# Why functions with arguments can be called without arguments in Pyomo

I have a question regarding pyomo. I have seen quite often, that for the definition of parameters, objectives and constraints, explicit functions are defined. These functions expect some arguments and in Pyomo most often they are not passed when calling. I do not understand how this is possible. Here is an example (taken from https://pyomo.readthedocs.io/en/doc-testbuild/pyomo_modeling_components/Parameters.html)

def s_init(model, i, j):
if i == j:
return i*i
else:
return 0.0
model.S2 = pyo.Param(model.A, model.A, initialize=s_init)


The function s_init requires 3 parameters: model, i, j. However when calling the function no parameter is being passed initialize=s_init. So I am wondering how this is possible? While the parameter model has been defined (maybe it can be regarded as a static variable like in Java), I have no clue where the function takes the parameters i and j from.

• Pyomo takes model.A to define i and j. If model.A = [1,2,3], Pyomo will iterate over this set to define i and j. – Steven01123581321 Feb 11 at 10:31
• Thanks for your answer Steven. But why can I call a function without any arguments altough the function s_init requires 3 arguments? – PeterBe Feb 11 at 11:33
• You are passing the function instead of calling it (note the absence of parenthesis) and then pyomo internally calls it. github.com/Pyomo/pyomo/blob/… – Stradivari Feb 11 at 12:24
• But where do the values i an j come from that I never specified? – PeterBe Feb 12 at 13:49
• Thanks for your answer Stradivari. But still I do not get where i and j come from. They are not defined at all in the model. – PeterBe Feb 15 at 13:04

From the syntax used in your specific example, s_init is most likely used as a callback.

Here's a simple Python example of how this works:

>>> def get_square(val):
...     """The callback."""
...     return val ** 2
...
>>> def caller(func, val):
...     return func(val)
...
>>> caller(get_square, 5)
25


More broadly speaking, many languages, including Python and C++, also provide syntax for optional arguments to methods. Depending on the language/syntax used, they don't even need to be in a specific order. If you don't provide everything, default values will be used instead for that method, assuming the developer has coded that logic into that specific method. Param() has optional arguments, so you need to tell Python that the third argument (s_init) should be used to populate a variable called initialize with data.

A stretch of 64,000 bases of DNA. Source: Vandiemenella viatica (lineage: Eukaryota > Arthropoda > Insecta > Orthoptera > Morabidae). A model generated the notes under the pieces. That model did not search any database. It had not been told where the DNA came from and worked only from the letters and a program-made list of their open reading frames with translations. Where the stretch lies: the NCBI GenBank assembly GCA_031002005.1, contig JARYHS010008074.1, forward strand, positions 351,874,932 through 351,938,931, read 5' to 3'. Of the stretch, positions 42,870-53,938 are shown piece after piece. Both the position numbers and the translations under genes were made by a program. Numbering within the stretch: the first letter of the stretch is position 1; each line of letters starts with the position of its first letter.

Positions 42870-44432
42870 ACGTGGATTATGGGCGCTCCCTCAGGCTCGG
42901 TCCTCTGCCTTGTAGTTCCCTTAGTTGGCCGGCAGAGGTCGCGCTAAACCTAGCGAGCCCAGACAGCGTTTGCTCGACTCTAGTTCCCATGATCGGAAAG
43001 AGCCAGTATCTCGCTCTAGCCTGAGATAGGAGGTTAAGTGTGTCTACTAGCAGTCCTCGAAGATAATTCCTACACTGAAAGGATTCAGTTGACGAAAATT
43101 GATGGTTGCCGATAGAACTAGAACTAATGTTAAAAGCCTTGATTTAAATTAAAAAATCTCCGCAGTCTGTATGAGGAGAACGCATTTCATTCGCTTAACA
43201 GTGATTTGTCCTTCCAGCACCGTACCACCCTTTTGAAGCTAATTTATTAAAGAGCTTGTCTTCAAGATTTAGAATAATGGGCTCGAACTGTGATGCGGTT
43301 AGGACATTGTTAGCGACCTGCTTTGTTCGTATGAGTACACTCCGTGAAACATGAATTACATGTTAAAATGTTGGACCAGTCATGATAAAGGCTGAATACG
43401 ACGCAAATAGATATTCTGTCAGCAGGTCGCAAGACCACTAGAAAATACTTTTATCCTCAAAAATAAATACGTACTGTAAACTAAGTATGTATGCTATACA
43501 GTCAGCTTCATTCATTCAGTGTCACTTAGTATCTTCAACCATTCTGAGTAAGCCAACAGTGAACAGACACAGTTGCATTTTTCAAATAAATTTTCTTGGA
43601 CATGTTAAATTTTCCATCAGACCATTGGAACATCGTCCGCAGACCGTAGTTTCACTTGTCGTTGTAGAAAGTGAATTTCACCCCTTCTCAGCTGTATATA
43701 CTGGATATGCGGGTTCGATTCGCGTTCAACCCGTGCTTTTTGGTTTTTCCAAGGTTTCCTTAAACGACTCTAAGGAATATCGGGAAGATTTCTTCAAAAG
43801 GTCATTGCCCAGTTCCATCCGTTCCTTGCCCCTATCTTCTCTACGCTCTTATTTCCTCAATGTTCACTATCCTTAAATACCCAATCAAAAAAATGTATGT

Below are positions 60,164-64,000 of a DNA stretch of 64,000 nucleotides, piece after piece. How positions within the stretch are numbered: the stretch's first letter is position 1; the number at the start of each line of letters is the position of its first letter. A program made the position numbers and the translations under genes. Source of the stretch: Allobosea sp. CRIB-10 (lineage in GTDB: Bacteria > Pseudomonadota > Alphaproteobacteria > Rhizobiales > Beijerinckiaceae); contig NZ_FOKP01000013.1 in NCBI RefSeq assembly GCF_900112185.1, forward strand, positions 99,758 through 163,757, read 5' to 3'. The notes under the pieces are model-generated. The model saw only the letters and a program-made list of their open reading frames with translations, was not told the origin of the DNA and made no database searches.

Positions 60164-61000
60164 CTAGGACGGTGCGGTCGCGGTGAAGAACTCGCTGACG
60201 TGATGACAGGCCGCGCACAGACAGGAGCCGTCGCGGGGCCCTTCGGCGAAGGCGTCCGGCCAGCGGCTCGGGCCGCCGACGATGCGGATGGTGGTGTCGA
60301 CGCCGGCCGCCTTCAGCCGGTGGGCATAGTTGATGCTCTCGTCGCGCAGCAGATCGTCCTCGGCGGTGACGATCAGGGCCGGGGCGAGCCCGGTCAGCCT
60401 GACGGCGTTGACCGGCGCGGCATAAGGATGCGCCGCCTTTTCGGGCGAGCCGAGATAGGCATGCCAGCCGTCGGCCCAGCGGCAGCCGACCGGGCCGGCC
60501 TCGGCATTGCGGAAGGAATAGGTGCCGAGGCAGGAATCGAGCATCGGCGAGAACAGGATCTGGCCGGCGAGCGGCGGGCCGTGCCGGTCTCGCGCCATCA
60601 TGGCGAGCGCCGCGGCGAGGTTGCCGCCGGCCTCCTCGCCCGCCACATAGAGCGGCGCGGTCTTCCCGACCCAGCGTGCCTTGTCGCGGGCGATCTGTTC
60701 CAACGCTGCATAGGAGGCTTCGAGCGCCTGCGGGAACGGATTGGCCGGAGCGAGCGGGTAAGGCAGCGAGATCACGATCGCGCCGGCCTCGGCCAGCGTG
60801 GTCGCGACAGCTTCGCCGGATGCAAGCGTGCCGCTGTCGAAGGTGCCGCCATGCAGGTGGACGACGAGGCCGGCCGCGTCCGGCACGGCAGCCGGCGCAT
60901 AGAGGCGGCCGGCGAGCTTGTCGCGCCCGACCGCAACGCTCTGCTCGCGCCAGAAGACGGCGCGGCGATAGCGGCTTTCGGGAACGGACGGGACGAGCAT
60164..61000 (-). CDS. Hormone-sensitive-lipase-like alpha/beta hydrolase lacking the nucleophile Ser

In this particular case, this data is a reference to the function (s_init). You can tell by the lack of parentheses. s_init() would call the function, while s_init is a reference to the function. What happens next really depends on how that information is used by Param, but syntactically this is simply passing a reference as an optional argument.

• Thanks Nikos for your answer. So what is basically done in the line "model.S2 = pyo.Param(model.A, model.A, initialize=s_init)". Is pyo.Param() a function that expects 3 arguments? One of these arguments is "initialize". When calling the pyo.Param() function we assign the function s-init to it. But why and how is the s_init function now executed? Someone has to execute it and I do not see it in the code. Is this done within the pyo.Param() function? – PeterBe Feb 11 at 16:54
• Further, I do not understand what you are talking about in the first paragraph of your answer about the functions with optional arguments. But I guess this is not so important. – PeterBe Feb 11 at 16:55
• initialize is the name of the input argument that the Pyomo devs defined for this, e.g., def Param(nikos=x,initialize=some_function). When you invoke Param you can specify which input argument s_init corresponds to by using its name: initialize=s_init. This syntax is used because Param() has numerous optional arguments, so you need to specify that the third argument you are passing is used to populate the initialize variable with data (in this case a reference to s_init) – Nikos Kazazakis Feb 11 at 19:34
• @PeterBe I also updated the answer, hopefully it makes more sense now. – Nikos Kazazakis Feb 11 at 19:37
• @PeterBe This is quite a lengthy topic that unfortunately goes beyond the scope of comments. Since this is really a programming question (rather than an OR one) I encourage you to post a question on StackOverflow about the Python-specific details of the syntax used here. – Nikos Kazazakis Feb 15 at 15:33